Once I was told that was what everyone had been looking for, I helped get the cable plugged into the back of the stereo system, since I was already wedged back there anyway. When the DJ plugged in the other end, we were able to test everything and verify that we were getting sound from the speakers. First crisis of the night averted! Hooray!

After extracting myself from behind the cabinet, I finally managed to get my dance shoes on. I surveyed the group class again. Sparkledancer had been watching the class while I was helping out with the sound system, and she pointed out to me that there were several ladies that didn’t have partners in the back corner of the room that were struggling with getting their footwork right.

The instructor was just going through the basic Reverse and Natural Turns at the moment, so I jumped in and worked with a couple of the ladies in practice frame to help them get their steps down. Prez told me later that she thought that I had the patience of a saint for working through the figures slowly with those ladies who were struggling.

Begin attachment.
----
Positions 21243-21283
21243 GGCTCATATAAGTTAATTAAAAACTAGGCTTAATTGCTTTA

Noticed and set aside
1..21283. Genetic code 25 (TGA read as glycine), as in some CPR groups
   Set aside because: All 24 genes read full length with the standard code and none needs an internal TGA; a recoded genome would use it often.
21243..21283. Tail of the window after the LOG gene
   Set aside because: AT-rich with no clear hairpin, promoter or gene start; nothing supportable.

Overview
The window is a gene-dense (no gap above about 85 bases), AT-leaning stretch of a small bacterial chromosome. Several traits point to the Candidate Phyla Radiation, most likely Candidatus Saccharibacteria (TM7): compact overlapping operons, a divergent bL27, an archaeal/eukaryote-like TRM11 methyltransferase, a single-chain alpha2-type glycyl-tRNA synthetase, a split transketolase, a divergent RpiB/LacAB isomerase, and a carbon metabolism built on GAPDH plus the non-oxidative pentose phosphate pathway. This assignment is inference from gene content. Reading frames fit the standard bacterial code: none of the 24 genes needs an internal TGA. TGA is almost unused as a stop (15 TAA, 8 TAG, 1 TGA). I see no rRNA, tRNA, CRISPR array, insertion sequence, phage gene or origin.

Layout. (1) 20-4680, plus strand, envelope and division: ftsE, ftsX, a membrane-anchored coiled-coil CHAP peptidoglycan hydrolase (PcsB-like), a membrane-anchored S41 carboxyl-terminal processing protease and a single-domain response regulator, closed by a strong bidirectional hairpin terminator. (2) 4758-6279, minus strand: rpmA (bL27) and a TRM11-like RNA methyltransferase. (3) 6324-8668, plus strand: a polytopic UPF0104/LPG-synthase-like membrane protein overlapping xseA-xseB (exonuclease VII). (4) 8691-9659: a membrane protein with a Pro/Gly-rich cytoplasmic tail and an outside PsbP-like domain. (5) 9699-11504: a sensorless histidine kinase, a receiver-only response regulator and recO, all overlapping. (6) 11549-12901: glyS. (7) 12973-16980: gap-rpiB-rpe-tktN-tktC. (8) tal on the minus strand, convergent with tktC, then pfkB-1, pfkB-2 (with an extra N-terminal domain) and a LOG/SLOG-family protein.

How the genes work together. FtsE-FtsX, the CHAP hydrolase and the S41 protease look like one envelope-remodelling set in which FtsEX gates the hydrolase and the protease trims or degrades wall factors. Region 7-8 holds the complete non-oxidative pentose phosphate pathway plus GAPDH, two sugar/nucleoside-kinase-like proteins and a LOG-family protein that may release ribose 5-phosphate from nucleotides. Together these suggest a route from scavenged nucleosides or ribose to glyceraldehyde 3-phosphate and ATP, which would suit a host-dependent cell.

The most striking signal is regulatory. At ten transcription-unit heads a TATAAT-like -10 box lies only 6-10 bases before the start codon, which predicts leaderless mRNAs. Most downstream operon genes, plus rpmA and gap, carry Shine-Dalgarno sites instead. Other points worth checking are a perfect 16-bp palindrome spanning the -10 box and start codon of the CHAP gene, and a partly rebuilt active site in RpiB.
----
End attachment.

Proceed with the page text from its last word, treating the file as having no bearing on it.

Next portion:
Most of the lesson centered around just doing Reverse and Natural Turns and Change Steps, since those figures are pretty much a requirement for getting around the room. In the last ten minutes, the instructor went over a figure that would actually be considered American Viennese Waltz. After a half Reverse Turn, we would then do a Cross Body Lead with Underarm Turn, releasing the lady to open up into Side-by-Side Fan Position.

Next he had everyone do that classic move where you bring the lady back toward you so that you can meet up in the middle palm-to-palm – or you could rub noses, or kiss (if you were really good friends) – before opening back up to Side-by-Side Fan again. In place of the standard ending, the instructor had us do something more like Tango Swivels, where we would turn to face each other and point the right leg (left leg for the ladies) to the side, then step forward, collect the lady back into frame and point the left leg (right leg for ladies) to the side, and then we could start up with the Reverse Turns again.